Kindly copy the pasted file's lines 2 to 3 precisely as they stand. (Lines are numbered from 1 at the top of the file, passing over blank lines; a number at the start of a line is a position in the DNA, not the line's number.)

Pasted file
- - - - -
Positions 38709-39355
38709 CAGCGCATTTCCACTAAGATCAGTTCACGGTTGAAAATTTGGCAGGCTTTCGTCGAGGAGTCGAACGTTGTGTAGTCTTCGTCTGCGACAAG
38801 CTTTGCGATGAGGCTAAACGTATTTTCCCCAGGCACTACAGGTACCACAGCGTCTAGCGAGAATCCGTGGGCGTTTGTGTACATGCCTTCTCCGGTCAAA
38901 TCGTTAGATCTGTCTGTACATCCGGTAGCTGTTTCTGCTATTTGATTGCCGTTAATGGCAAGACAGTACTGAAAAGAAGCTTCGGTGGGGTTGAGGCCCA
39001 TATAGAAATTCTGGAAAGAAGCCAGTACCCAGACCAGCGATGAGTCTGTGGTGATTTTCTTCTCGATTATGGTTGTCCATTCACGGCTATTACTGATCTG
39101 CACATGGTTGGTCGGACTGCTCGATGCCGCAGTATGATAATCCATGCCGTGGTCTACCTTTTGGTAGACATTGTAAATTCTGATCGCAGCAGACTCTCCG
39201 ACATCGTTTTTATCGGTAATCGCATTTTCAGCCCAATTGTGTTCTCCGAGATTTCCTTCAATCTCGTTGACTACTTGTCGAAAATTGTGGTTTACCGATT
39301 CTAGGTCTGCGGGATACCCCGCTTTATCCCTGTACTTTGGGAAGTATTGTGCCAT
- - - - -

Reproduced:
38709 CAGCGCATTTCCACTAAGATCAGTTCACGGTTGAAAATTTGGCAGGCTTTCGTCGAGGAGTCGAACGTTGTGTAGTCTTCGTCTGCGACAAG
38801 CTTTGCGATGAGGCTAAACGTATTTTCCCCAGGCACTACAGGTACCACAGCGTCTAGCGAGAATCCGTGGGCGTTTGTGTACATGCCTTCTCCGGTCAAA